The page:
Walter Reed inspires hospital administrator to rejoin Army
November 13, 2008
WASHINGTON (Army News Service, Nov. 13, 2008) - A former Soldier and hospital administrator from Texas watched the unfolding news reports about Soldiers and Walter Reed Army Medical Center last year with excitement and optimism.
William Craig was soon after fascinated by the creation of Warrior Transition Units and their triad of care - squad leader, nurse case manager and primary care manager. He was interested on both a personal and professional level. He had always retained strong ties to the military and now wondered, could this groundbreaking idea be useful in a civilian hospital'
"Most of my professional life, I've heard that the military can look to professional organizations and learn lessons and apply strategies, etc., but I think that's actually a two-way street. I think civilian organizations can also look to the military and find lessons, and so that's what struck me about the concept for managing the outpatient Soldiers through the Warrior Transition Units ... I thought it was a very interesting application of the case-management process that we also use in the civilian healthcare world, but it seemed to me that they had a unique collaboration ... among the different disciplines involved in the care of the Soldiers."
A few months and a few phone calls later, Craig was on his way to Walter Reed with his supervisor's blessing for professional-development experience. Welcomed as a member of the team, he spent a week learning about how the new warrior care system worked. He came back convinced that he was right and civilians could use the Army's triad of care as an example.
"All those things working together in concert to manage the process - I think I've never seen it defined quite so succinctly in my civilian experience," he said. "Certainly we have those components in elements of civilian healthcare that work with outpatients. However, I thought the organization of that model was very unique and very effective in the way I saw it being applied.
"We could, in the civilian world, take that same concept and look at different types of outpatient populations, whether they are members of an insurance plan, or any population that's a defined group of people that a healthcare organization has some level of responsibility for. I think that the triad of care can have application then, even to the point of extending it into community-outreach activities. We are involved in several that involve the homeless in our community or other specific populations that have different types of needs. We have applied some of those same principles locally, particularly the case-management concept," Craig continued.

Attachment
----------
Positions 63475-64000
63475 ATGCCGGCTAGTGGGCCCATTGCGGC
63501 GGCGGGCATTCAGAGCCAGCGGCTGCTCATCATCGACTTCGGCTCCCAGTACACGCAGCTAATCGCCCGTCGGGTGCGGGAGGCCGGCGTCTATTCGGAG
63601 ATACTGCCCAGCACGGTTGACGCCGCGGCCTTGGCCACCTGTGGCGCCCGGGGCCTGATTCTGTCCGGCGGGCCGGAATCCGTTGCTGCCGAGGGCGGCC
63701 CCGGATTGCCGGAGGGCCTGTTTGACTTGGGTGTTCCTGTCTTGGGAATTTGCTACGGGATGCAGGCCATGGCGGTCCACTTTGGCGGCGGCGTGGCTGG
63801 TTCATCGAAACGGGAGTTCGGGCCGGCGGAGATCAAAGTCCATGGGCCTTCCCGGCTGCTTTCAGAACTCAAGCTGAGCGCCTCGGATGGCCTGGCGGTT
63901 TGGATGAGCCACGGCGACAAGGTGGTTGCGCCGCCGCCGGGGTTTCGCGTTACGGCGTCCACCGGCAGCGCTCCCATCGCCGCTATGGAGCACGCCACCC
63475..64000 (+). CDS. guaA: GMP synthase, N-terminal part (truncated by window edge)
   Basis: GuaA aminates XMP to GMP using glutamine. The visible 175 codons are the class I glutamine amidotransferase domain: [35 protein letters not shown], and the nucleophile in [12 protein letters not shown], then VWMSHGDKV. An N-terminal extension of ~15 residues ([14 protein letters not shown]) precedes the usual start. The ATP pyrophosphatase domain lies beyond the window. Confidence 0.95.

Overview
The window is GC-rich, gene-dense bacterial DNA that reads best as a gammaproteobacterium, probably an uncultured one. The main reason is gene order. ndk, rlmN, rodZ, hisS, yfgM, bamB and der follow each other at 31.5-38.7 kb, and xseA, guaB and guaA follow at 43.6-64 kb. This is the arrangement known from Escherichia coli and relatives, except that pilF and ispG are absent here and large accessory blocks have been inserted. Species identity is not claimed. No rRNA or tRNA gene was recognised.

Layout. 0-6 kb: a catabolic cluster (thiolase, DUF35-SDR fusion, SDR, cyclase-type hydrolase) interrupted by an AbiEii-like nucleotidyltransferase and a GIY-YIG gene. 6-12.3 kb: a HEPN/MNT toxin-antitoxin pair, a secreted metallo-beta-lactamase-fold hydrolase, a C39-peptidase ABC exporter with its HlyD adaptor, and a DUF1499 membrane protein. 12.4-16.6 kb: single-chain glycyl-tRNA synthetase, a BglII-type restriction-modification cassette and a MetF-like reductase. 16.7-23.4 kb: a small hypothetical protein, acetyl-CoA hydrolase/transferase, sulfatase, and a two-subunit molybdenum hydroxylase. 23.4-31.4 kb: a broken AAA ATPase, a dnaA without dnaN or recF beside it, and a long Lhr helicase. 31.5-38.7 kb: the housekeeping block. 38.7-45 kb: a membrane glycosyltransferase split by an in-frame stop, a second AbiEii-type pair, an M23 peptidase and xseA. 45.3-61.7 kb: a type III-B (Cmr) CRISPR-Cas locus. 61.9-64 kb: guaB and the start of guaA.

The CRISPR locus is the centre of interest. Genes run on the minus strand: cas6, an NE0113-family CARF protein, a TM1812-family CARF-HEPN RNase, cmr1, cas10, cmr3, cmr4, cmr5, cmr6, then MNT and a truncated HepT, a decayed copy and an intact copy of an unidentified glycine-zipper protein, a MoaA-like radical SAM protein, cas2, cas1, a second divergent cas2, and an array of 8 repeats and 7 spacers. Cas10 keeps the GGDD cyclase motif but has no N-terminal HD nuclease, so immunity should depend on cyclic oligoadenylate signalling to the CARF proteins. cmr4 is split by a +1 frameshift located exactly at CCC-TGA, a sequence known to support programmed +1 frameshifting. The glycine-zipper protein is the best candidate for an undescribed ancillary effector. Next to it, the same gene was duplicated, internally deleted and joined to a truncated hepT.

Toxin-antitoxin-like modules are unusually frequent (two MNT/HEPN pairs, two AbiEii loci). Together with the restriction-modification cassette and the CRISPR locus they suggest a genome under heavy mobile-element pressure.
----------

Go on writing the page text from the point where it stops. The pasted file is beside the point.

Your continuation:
He added that the squad leader would be the hardest role to replicate in the civilian world, but that the role of ensuring patients take medications and go to their appointments is important.
His time at Walter Reed and the injured Soldiers he met also inspired Craig to rejoin the Army Reserve after separating 12 years ago. He said he had been thinking about it for a long time, but that the experience galvanized him and made him realize he could continue to serve.
"I think that we make the global war on terror -- and the fact that we've got Soldiers, Sailors, Airmen and Marines in harm's way -- a talk-show topic. We make it an issue for political debate, but it's not real to a lot of people. I know for me, going to Walter Reed and spending the week there, it became real because I saw the faces of those Soldiers who had been impacted directly ... The military and what our military is doing in the world today became very real and personal for me just by the fact that I was in their presence," Craig said.
"The week at Walter Reed was an epiphany. It just all came together, almost, in a way, divine intervention, to have that opportunity to go up there and have that week. The path that I needed to be on coming back from Walter Reed seemed very clear. In my heart, I knew I really wanted to put the uniform back on," he explained.
Just as he originally received a direct-commission to serve as an Army Medical Detachment officer, Craig will again be serving the Army Medical Command as an individual-mobilization augmentee at Ireland Army Community Hospital on Fort Knox, Ky., in health care administration. The new captain said he's particularly interested in consequence management and weapons of mass destruction response.